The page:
The ideal way to keep workers safe from hazards is to eliminate them completely. Of course, this is not always possible. However, in many cases it can be done, but has not been considered, as the risks associated with certain hazardous tasks have already been accepted for a long time.
The National Institute for Occupational Safety and Health (NIOSH) offers an explanation of how to identify and minimize the amount of exposure workers have to occupational hazards. Called the Hierarchy of Controls, it can be pictured as an inverted pyramid. Elimination is at the top followed by Substitution, Engineering Controls, Administrative Controls, and Personal Protective Equipment (PPE) at the bottom. The hierarchy begins with the most desirable and effective controls and ends with least effective.
NIOSH also has an initiative known as Prevention through Design (PtD) that aims to implement the hierarchy by anticipating and designing out hazards to workers in facilities, equipment, work methods, and processes.
Using the Hierarchy of Controls
Elimination involves physically removing the hazard, which is best done by conferring with supervisors, engineers, workers and anyone else involved in the process being evaluated.
If it is determined that elimination is truly not possible, then perhaps a Substitution is the answer. A hazardous product or process may be replaced with a safer one. Elimination and Substitution should be done during developmental stages, since once work has begun changes are more difficult to enact.
Engineering Controls can be very effective for protecting workers from hazards such as:
- Hazardous drugs
- Asphalt fumes
- Carbon monoxide
- Nitrous oxide
Examples of typical Engineering Controls include isolating and removing airborne emissions using local exhaust ventilation, and machine guarding to protect operators. Noise control can be achieved through sound insulation in cabs of industrial trucks and vehicles, and the use of quieter tools and machinery such as urethane-coated mining conveyor chains. According to NIOSH, these solutions actually make the work easier to perform and do not interfere with worker productivity or comfort.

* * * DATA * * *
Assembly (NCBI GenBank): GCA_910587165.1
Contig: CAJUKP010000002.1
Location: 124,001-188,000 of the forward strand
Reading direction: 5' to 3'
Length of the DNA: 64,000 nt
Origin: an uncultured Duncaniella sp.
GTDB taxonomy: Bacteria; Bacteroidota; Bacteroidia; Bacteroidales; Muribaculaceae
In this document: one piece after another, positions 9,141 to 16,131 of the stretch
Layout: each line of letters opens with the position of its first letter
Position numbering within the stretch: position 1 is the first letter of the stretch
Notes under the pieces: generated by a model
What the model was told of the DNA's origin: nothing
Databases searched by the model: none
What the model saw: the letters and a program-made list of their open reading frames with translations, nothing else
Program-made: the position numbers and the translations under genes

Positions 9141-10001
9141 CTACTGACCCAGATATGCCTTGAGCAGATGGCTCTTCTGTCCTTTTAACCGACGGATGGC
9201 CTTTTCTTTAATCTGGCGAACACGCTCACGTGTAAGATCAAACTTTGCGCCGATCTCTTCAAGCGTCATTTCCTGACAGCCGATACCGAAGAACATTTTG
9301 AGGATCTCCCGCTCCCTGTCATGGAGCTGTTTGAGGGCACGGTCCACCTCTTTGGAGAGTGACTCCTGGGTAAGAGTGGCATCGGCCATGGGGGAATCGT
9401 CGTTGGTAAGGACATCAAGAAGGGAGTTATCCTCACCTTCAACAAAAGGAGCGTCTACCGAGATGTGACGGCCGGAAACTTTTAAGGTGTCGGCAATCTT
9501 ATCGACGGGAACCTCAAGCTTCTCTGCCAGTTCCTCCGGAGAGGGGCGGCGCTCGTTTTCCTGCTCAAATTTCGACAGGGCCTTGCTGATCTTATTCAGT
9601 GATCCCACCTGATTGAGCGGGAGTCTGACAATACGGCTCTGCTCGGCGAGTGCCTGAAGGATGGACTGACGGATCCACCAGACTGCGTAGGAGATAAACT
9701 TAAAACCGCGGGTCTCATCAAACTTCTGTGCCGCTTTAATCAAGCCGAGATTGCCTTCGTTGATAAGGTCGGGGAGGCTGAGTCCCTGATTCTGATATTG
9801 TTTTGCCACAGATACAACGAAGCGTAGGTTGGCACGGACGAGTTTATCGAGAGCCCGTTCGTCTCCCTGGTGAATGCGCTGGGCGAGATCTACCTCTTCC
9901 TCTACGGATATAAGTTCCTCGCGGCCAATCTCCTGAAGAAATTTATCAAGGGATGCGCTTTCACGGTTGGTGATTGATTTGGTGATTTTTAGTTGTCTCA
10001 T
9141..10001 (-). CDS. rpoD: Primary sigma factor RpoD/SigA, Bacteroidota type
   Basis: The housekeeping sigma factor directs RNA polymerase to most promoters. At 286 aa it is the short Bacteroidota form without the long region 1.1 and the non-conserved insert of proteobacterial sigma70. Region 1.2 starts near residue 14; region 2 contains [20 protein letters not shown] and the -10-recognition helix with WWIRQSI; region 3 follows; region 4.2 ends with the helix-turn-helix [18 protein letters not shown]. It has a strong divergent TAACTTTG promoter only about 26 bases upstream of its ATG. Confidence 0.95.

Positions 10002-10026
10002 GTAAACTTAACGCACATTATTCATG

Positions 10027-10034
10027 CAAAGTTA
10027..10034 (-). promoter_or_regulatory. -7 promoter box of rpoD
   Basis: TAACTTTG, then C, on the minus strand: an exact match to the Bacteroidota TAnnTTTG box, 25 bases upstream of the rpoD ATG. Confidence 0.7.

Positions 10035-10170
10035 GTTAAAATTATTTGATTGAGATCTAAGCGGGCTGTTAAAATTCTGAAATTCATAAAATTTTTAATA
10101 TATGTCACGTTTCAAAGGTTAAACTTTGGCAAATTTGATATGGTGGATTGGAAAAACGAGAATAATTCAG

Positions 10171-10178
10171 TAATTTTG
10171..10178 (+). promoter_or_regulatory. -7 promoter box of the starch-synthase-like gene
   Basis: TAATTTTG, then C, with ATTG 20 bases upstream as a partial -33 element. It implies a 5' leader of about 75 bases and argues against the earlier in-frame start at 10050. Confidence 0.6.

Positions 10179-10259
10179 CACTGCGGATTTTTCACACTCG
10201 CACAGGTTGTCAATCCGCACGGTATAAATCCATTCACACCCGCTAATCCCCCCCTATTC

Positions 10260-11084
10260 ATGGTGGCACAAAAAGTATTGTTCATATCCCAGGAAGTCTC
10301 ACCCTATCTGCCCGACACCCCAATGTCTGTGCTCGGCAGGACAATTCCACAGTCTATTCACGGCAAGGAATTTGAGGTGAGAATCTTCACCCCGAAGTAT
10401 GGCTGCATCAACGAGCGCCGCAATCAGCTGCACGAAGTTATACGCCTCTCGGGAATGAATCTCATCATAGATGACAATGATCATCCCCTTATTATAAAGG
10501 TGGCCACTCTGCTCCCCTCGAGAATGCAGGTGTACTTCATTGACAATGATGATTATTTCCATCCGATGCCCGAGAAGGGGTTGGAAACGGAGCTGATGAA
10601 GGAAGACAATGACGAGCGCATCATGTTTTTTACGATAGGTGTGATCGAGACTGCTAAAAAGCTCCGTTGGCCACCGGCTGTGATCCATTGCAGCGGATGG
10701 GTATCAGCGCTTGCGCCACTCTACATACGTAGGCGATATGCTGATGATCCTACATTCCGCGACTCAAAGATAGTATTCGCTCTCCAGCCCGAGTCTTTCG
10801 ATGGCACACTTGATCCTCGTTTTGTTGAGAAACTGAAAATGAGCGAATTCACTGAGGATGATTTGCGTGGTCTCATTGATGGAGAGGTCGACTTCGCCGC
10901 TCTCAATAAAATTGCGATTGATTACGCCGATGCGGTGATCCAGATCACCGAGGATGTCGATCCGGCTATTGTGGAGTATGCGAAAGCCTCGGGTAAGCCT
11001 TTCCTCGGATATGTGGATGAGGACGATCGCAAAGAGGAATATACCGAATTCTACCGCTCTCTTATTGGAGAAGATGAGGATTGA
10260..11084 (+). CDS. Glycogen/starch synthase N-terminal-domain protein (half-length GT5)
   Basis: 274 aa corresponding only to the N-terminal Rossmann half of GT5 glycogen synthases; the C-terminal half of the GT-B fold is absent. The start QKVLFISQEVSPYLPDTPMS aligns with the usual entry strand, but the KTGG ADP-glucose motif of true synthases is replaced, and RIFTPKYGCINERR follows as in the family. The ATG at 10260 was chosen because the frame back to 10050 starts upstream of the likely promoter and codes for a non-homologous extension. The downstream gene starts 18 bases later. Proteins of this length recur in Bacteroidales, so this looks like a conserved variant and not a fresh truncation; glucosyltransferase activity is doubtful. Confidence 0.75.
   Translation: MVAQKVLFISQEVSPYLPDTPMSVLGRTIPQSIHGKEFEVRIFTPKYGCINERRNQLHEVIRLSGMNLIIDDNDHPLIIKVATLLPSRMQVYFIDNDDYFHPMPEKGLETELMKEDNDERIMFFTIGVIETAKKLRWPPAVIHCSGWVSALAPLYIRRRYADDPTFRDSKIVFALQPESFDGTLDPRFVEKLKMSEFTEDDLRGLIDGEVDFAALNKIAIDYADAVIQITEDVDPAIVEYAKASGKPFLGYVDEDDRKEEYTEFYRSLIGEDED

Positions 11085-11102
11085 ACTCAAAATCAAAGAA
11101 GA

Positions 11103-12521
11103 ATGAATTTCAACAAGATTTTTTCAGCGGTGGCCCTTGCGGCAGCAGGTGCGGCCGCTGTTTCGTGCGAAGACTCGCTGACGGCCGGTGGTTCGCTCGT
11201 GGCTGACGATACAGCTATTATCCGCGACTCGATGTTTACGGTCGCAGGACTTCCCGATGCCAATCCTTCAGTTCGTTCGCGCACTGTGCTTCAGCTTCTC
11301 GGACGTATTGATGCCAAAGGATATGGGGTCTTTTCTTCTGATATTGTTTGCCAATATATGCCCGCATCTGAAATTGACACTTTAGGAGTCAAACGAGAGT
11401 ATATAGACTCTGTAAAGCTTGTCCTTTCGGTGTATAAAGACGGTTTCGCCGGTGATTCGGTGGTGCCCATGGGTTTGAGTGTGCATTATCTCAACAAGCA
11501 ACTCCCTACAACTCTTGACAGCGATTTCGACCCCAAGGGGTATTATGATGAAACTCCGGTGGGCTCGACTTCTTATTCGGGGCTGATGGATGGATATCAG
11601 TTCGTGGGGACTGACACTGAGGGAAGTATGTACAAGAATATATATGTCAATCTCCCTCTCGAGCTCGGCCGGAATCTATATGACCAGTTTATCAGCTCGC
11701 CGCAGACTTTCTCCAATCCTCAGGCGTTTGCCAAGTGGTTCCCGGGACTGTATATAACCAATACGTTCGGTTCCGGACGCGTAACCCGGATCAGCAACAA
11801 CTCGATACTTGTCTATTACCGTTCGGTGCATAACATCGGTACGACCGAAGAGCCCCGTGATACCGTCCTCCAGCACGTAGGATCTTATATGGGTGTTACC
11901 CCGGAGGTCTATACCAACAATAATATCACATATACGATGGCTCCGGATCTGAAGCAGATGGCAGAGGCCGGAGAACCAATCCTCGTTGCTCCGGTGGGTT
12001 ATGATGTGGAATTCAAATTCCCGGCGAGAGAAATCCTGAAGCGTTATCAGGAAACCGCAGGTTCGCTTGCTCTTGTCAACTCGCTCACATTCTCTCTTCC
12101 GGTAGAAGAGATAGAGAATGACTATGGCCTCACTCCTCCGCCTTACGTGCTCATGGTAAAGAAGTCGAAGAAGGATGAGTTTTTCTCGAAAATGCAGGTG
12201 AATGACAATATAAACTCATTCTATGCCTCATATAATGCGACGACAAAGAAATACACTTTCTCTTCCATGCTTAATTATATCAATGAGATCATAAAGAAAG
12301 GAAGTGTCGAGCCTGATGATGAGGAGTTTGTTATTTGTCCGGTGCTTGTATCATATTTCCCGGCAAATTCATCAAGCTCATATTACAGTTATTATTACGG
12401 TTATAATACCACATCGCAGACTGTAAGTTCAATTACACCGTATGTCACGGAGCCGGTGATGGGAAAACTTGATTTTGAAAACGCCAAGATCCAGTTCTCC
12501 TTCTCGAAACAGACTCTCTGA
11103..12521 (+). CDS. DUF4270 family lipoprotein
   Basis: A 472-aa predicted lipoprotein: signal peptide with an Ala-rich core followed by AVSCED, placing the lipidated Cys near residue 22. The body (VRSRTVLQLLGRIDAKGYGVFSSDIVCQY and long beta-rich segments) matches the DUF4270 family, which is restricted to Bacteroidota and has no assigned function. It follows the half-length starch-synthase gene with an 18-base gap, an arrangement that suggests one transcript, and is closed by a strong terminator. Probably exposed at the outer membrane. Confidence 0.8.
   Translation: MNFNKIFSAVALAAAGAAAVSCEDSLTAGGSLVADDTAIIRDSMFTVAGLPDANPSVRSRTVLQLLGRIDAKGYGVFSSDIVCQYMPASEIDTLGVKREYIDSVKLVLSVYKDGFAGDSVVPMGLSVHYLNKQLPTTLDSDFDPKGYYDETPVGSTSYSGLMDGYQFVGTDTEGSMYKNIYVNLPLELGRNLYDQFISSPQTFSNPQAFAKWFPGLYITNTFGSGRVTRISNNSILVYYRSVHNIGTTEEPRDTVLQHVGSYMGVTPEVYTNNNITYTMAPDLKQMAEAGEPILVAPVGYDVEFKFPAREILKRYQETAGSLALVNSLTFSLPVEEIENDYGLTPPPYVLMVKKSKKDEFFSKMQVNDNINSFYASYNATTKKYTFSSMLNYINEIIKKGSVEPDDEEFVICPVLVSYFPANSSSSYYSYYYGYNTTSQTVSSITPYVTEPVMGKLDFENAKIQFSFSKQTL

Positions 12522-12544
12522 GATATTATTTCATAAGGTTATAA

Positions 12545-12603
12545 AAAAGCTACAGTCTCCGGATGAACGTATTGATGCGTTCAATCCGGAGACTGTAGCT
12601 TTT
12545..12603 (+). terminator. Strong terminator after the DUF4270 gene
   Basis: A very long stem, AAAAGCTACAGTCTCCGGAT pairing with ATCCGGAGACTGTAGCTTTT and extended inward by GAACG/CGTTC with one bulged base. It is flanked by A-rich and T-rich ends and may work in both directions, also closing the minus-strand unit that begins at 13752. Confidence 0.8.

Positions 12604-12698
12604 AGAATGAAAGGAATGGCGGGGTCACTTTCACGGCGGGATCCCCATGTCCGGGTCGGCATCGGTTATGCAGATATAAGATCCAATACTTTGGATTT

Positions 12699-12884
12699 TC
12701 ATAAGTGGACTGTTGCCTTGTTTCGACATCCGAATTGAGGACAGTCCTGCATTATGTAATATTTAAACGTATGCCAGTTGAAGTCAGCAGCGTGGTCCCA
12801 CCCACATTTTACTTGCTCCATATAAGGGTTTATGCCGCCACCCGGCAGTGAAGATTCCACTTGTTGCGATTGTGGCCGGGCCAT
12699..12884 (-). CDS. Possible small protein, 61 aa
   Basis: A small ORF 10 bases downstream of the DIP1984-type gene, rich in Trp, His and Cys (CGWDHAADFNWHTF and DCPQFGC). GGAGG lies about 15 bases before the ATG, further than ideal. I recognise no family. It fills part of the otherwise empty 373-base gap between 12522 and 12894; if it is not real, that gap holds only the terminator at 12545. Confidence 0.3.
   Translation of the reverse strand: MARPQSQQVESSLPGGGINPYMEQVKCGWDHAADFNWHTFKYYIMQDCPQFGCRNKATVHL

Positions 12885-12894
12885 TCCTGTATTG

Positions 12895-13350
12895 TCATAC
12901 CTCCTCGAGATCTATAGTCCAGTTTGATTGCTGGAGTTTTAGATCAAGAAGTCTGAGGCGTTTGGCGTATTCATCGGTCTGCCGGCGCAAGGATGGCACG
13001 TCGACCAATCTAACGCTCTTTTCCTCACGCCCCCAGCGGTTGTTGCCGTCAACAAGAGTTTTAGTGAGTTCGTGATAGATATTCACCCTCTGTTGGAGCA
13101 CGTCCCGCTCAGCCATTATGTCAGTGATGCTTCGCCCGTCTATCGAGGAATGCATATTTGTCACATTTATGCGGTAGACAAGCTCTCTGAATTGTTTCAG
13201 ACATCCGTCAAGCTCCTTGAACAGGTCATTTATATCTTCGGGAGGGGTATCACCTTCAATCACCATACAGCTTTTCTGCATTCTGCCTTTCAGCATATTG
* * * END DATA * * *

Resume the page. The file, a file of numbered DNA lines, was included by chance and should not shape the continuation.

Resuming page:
Administrative Controls and PPE
Administrative Controls are next to last on the hierarchical pyramid. They can limit exposure to hazards by changing workers’ schedules or adjusting the tasks they are assigned to. Examples of Administrative Controls include buddy systems, the installation of warning signs and alarms, limiting the time a worker can be exposed to a hazard, and creating written procedures for operations.
The last control on the pyramid is Personal Protective Equipment (PPE). This is only considered acceptable by the Occupational Safety and Health Administration (OSHA) if it is impossible to eliminate the hazard, or the other controls to mitigate risk are in development.
Prevention through Design (PtD)
Design can be considered the pinnacle of the Hierarchy of Controls. NIOSH emphasizes that PtD can go a long way towards eliminating hazards to workers. When architects and engineers collaborate with employers and workers, who have insight to work conditions and safety issues, they can create the safest possible work environment.
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